Saving Bats, One Chiropteran at a Time!

Saving Bats, One Chiropteran at a Time!
Monday, November 13, 2023

Halloween is over and we’re still talking about bats? 

Well, yes, now that the fright fest is over, the little winged mammals need our help, even more so with the bitter cold of winter just around the corner. 

And at the Zoo de Granby, we love them so much that we’ve set up a special place just for them… a shelter, which has been accessible since November 6!

8 Species in Quebec

There are eight species of bats that can be found in Québec, and five of these spend their winters here. 

The “resident” bats are the little brown bat, the northern long-eared bat, the eastern small-footed bat, the big brown bat and the tricoloured bat. 

However, these small flying mammals need to hibernate during the coldest months. Since they’re all insectivores, they can’t feed in winter, and therefore don’t have the energy they need to function and keep warm. These bats generally choose an abandoned mine, or a natural cave, to gather and spend the winter at a cold but constant temperature. 

Their own body temperature in fact drops from 3 to 6 degrees Celsius, slowing down their metabolic functions. So it’s easy to understand how any disturbance during this critical period could prove fatal for these tiny animals weighing just a couple of dozen grams. 

This is particularly true for big brown bats, which use human infrastructures, among other things, as hibernation sites. 

Renovation or demolition work can short-circuit the bats’ sleep; this is when conscientious citizens and shelters can make a difference!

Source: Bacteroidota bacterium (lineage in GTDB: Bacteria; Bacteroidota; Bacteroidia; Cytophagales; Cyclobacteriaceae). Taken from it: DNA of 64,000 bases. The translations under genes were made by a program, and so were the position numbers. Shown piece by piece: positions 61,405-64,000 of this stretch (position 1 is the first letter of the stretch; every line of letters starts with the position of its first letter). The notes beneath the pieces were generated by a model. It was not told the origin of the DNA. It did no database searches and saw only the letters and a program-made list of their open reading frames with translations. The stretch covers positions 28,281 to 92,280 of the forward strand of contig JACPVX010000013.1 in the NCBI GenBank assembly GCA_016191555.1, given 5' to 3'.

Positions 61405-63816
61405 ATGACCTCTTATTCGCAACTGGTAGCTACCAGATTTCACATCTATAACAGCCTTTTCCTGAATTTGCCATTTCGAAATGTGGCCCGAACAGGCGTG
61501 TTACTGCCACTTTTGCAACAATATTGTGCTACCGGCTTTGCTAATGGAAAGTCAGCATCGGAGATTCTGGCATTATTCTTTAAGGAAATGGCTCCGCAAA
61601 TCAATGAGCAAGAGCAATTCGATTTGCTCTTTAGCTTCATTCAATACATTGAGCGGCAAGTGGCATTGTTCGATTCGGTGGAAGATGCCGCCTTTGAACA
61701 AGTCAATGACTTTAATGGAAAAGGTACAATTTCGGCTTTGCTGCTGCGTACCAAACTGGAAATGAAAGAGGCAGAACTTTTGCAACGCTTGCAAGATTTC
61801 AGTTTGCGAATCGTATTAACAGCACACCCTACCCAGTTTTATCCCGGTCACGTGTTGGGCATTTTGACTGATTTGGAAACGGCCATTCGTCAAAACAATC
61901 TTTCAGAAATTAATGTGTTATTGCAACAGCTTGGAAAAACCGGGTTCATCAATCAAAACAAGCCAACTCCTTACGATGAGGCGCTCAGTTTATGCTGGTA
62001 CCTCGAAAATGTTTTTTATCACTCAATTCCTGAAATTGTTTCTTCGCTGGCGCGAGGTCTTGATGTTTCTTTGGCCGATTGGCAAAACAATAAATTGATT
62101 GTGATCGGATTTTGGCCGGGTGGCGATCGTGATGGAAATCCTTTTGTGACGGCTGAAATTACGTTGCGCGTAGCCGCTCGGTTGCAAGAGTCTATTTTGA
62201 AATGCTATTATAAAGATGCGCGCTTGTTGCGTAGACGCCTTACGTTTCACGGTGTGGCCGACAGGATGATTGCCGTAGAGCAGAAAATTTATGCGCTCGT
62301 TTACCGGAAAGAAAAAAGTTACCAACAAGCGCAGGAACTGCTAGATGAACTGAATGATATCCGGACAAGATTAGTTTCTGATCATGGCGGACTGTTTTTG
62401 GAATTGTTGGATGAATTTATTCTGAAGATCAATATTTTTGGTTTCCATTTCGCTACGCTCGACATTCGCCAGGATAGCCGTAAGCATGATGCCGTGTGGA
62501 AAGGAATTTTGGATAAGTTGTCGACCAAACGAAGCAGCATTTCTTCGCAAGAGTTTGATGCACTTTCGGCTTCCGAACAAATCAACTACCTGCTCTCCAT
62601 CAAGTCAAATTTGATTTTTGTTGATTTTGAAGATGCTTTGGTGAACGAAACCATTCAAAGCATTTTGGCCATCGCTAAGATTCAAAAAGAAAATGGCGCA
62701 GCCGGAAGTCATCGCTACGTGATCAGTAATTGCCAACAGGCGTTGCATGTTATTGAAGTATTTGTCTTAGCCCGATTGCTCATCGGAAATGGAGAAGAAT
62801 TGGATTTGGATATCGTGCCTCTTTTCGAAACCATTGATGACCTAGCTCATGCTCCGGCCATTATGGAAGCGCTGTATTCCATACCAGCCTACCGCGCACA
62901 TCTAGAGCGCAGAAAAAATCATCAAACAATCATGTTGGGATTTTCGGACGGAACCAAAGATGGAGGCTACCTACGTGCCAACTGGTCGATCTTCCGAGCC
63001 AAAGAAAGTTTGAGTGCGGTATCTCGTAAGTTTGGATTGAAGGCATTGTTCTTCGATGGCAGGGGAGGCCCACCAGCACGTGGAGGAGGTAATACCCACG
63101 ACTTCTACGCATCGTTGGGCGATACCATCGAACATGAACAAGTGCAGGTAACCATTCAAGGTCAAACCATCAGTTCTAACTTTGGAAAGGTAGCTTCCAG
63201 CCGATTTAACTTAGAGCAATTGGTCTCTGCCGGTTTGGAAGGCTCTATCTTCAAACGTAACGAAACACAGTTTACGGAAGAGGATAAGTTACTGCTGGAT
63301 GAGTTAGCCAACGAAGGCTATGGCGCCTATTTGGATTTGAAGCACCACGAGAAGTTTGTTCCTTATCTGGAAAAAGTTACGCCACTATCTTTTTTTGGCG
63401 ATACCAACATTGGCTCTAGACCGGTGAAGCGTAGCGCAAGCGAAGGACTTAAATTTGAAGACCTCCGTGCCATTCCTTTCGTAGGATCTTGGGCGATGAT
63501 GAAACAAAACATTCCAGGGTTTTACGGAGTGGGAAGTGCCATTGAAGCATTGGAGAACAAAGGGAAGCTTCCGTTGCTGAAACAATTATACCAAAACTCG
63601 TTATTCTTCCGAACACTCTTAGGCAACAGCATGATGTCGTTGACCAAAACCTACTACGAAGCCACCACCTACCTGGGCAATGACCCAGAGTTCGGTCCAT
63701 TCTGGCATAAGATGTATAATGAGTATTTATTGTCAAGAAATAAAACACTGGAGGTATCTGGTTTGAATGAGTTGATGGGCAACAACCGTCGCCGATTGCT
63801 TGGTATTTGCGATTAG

The Shelthers

There are only three bat shelters in Québec, including the one operated by biologists at the Zoo de Granby. 

Every winter since 2015, they’ve been responding to calls from citizens who, during the cold season, discover a chiropteran in their school, in their home or even, a small colony well hidden in the attic of their house. 

The small mammals are cared for by the Zoo team, with some animals needing veterinary care because they arrive in such poor condition. They’re kept in the shelter’s cold room, and are woken up periodically to be fed in order to improve their chances of survival! 

Then, when spring arrives, all the little residents are released into a suitable environment, giving them another chance to fulfil their ecological role and reproduce! 

Since the launch of its shelter, the Zoo de Granby has released more than 400 small chiropterans. Yes, although they’re associated with horror and vampires, bats are essential to their environment, and the decline in their populations is a true cause for concern!

Convinced that every bat counts? 

If you find a bat in your home, contact one of our biologists at 1 877 472-6299, ext. 2176. 

If you’d like to find out more about bats in Québec, how to build a dormitory, or how to get them out of your home safely, visit the “Neighbourhood Bat Watch” site.